MANUEL DE J. GALVAN.

[Inclosure 4.) .
Marine protest of ship Cherokee.
CONSULATE-GENERAL OF THE UNITED STATES,

Port of San Domingo, October 30, 1903. By this public instrument of declaration and protest be it known and made manifest unto all to whom these presents shall come or may concern, that on the 30th day of October, one thousand nine hundred and three, before me, Juan A. Read, vice-consul-general of the United States of America for Santo Domingo, and the dependencies thereof, personally came and appeared L. Pardo, agent of the ship or vessel called the Cherokee, of New York, of the burden of 1,933 tons or thereabouts, then lying in this port of San Domingo laden with general cargo, who duly noted and entered with me, the said vice-consul, his protest for the uses and purposes hereafter mentioned; and now on this day, to wit, the day of the date hereof, before me, the said vice-consul-general, comes the said L. Pardo, agent of Wm. P. Clyde, and requires me to make protest; also came — - , mate,

- carpenter,

- , and - - belonging to the said ship, all of whom being by me duly sworn on the Holy Evangelists of Almighty God, did severally, voluntarily, freely, and solemnly declare, depose, and state as follows, that is to say: That the steamship Cherokee was legally despatched from the custom-house and port office, had her mails and passengers on board and ready to sail at 4 p. m. for Azua. The pilot being on board to take her out, when an order was sent by the Dominican Government that the ship could not sail, they demanding that the cargo she has on board for Samana and Puerto Plata be discharged at this port, basing their demand on article 14 of the Clyde concession, according to which any steamer of the line not being able to enter a port through bad weather, rebellion, or war, should discharge her cargo at the next Dominican port, excepting that the interested parties should demand to be landed at the ports their tickets call for, and as to the cargo, that it must be landed at the ports the bill of lading calls for, either on the return of the steamer, or by any other steamer of the line.

Not recognizing the right of the Government of ordering the discharge of the cargo of the ports of Samana and Puerto Plata at this port and neither the right of the Government to prevent the ship from sailing after she has been lawfully despatched, I protested in behalf of Wm. P. Clyde & Company against the action of he Government and state at the same time that the cargo for Samana and Puerto Plata must be landed at the ports of destination according to the bill of lading.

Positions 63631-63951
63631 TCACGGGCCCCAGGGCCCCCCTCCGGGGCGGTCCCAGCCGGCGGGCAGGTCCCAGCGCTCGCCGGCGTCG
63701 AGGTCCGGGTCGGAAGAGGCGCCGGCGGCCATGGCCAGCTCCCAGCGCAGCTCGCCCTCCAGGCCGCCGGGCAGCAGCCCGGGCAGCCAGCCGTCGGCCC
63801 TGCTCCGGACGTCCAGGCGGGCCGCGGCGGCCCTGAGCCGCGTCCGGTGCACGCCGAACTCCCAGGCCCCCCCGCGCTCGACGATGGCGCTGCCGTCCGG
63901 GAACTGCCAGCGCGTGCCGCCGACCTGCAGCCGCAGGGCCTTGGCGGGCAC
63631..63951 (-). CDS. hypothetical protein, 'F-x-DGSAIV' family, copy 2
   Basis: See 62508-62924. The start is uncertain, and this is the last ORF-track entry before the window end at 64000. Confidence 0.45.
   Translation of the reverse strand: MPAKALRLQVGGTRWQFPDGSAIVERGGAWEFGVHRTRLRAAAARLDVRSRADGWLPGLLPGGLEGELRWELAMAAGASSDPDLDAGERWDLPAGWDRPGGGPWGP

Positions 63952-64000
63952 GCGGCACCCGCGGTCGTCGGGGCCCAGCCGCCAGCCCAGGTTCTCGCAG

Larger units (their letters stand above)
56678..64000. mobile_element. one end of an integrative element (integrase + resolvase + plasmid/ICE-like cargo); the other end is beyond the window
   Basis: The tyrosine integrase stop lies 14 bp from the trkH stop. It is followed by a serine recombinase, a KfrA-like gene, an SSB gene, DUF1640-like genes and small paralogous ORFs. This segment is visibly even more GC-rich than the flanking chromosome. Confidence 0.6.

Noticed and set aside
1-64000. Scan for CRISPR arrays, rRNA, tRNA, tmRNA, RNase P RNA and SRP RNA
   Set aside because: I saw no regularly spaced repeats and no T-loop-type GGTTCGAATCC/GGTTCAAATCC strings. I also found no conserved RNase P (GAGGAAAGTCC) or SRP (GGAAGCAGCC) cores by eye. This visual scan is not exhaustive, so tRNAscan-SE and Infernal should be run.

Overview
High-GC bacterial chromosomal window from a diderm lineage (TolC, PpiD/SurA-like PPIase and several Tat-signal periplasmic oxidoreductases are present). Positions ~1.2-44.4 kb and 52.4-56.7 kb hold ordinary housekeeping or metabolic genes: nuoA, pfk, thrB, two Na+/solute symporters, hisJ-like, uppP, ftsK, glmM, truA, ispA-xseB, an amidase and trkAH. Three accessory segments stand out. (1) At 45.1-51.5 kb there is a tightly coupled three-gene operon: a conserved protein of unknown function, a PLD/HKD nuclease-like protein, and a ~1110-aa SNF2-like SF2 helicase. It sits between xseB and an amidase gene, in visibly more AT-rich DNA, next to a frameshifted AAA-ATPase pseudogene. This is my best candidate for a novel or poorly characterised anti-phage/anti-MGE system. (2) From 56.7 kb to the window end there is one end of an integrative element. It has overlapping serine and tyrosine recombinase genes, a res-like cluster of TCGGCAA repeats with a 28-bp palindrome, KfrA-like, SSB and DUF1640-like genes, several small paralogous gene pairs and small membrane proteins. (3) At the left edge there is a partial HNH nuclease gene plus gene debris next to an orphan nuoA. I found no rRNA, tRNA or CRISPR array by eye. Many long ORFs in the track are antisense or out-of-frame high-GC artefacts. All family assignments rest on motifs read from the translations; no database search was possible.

I further state that the pilot was ordered from the ship by the harbormaster and that the steamer left this port for Azua in the control of the captain and by order of the United States minister.

Thus done and protested in the port of San Domingo this 30th day of October in the year of our Lord, one thousand nine hundred and three.

In testimony whereof, these appearers have hereunto subscribed their names, and I, the said consul, have granted to the said master this public instrument, under my hand and the seal of this consulate, to serve and to avail him, and all others whom it doth or may concern, as need and occasion may require. (SEAL.]

JUAN A. READ, United Stales Vice-Consul-General.

L. PARDO, Ageni.

CONSULATE-GENERAL OF THE UNITED STATES,

San Domingo, October 30, 1903. I, Juan A. Read, vice-consul-general of the United States for San Domingo, and the dependencies thereof, do hereby certify that the above is a true and correct copy of the original protest made by L. Pardo, agent of the Wm. P. Clyde & Company, of record in this office.

In testimony whereof I hereunto set my hand and affix the seal of this consulategeneral this 30th day of October, 1903.

JUAN A. READ, United States Vice-Consul-General.

[Inclosure 5.)

Mr. Powell to Mr. Galvan.

LEGATION OF THE UNITED STATES,

Santo Domingo City, October 31, 1903. Sir: I have the honor to acknowledge the receipt of your excellency's note of October 30, in regard to the landing here of certain merchandise, a part of the cargo of the steamship Cherokee, in which your excellency states that this demand is not made under the application of any principle relative to the rules of blockading of ports, etc.; that your excellency's Government has made this demand on the captain of this vessel and upon its agent, under the concession granted to it by the Dominican Government.